[an error occurred while processing this directive]
BBC News
watch One-Minute World News
Last Updated: Thursday, 19 July 2007, 07:26 GMT 08:26 UK
Harry Potter and the podcasters
By Mark Savage
BBC News entertainment reporter

Pottercast logo
Podcasts can be played on a PC or downloaded to an MP3 player
As the publication of the seventh - and final - Harry Potter book approaches, speculation amongst fans has reached fever-pitch.

Will Harry die? Where do Snape's loyalties really lie? And will Ron and Hermione get it together in Hogwarts' Great Hall?

For many devotees, the only way to keep up-to-date with the latest Potter news is to download and listen to podcasts - basically radio shows for your MP3 player.

According to one directory, there are more than 150 such programmes being made around the world.

The most popular, Mugglecast, is listened to by a staggering 55,000 people every week.

With a relaxed atmosphere and chatty hosts, the best Potter podcasts bring to mind a breakfast show with the energy and wit of Chris Moyles - only with wizard rock on the playlist, and every item devoted to Harry Potter.

Humble beginnings

Emerson Spartz and Andrew Sims on Mugglecast
People say we're like their best Harry Potter friends
Andrew Sims, Mugglecast (right)
Among the top-rated is the US-based Pottercast, produced via The Leaky Cauldron fan site, which has recently clocked up its 101st episode.

Host Melissa Anelli admits that, in the beginning "we didn't even know what a podcast was", and says the initial programmes were "a nightmare".

"We had no personality on air," she recalls. "We were recording in my room-mate's house at four in the morning, and it was all sounding terrible.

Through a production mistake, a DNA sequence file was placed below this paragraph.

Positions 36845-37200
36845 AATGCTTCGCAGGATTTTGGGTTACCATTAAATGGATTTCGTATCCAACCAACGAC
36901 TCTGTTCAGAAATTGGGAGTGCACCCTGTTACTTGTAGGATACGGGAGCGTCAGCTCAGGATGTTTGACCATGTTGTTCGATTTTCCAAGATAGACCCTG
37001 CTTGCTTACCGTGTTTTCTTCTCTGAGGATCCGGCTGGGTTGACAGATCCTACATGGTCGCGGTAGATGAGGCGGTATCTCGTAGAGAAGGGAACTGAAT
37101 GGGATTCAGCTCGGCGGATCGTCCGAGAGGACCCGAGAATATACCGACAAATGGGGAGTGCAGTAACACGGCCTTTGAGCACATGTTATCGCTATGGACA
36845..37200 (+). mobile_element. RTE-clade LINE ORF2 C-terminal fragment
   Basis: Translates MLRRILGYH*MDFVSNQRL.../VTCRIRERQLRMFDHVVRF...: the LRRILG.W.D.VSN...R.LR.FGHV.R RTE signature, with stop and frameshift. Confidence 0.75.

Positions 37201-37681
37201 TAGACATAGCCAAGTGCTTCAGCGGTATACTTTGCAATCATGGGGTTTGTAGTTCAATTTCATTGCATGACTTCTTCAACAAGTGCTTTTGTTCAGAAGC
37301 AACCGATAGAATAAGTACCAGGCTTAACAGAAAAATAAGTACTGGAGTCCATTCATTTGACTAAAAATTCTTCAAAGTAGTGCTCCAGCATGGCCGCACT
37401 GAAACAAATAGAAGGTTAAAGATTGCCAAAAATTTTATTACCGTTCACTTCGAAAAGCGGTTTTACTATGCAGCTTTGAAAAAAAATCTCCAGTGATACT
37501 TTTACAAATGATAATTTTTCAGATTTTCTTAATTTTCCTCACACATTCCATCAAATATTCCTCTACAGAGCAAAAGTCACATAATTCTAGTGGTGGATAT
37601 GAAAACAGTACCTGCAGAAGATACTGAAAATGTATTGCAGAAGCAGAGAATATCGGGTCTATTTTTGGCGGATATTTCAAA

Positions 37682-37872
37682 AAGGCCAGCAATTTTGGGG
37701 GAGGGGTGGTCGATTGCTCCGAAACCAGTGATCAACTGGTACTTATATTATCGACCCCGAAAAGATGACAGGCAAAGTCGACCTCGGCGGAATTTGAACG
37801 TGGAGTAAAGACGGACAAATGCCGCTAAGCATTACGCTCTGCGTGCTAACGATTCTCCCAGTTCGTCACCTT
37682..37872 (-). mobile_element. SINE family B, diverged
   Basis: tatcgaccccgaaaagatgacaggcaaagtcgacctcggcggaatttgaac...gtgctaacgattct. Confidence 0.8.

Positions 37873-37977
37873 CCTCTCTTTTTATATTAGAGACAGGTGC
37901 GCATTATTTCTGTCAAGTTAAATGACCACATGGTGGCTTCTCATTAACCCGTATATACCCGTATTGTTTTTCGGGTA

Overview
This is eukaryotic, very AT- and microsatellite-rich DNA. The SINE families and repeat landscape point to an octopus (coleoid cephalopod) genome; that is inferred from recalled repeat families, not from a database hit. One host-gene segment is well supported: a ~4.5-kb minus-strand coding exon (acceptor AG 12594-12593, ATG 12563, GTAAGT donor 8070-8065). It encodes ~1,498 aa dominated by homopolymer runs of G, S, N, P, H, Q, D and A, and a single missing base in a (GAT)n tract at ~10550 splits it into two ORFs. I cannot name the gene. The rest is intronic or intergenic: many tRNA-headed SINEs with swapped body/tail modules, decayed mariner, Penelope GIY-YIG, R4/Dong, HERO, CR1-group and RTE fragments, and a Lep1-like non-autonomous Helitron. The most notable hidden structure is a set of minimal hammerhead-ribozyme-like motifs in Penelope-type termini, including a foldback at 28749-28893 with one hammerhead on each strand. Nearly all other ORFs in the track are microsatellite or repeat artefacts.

"Finally, John [Noe, co-presenter] yelled at me and said 'go and have a glass of wine'.

"I did, and the next take was the one we used in the show!"

Andrew Sims, the 18-year-old anchor of Mugglecast, says his team had similar teething troubles.

"The first episodes were very informative, but they weren't entertaining," he says.

The cover of Harry Potter and the Deathly Hallows
The plot twists of the last book will be discussed in-depth
"Now we have great chemistry, there's a flow. We've nailed down our personalities."

"Fans even say they have developed a relationship with us. People say we're like their best Harry Potter friends."

'Panic attack'

These days, the hosts of Mugglecast and Pottercast are minor celebrities in their own right, signing autographs at premieres and fan conventions.

Both shows are marking the launch of Harry Potter and the Deathly Hallows by hosting a series of live shows across the UK and US this summer.

Up to 500 people turn up to the recordings, something which Anelli admits is a "little crazy".

"The first time, I had a little panic attack. I had to marshal the confidence to go out there."

And is there enough fresh material to fill the shows?

"A lot of people ask us that question," says Sims, "especially people who don't know a lot about the books".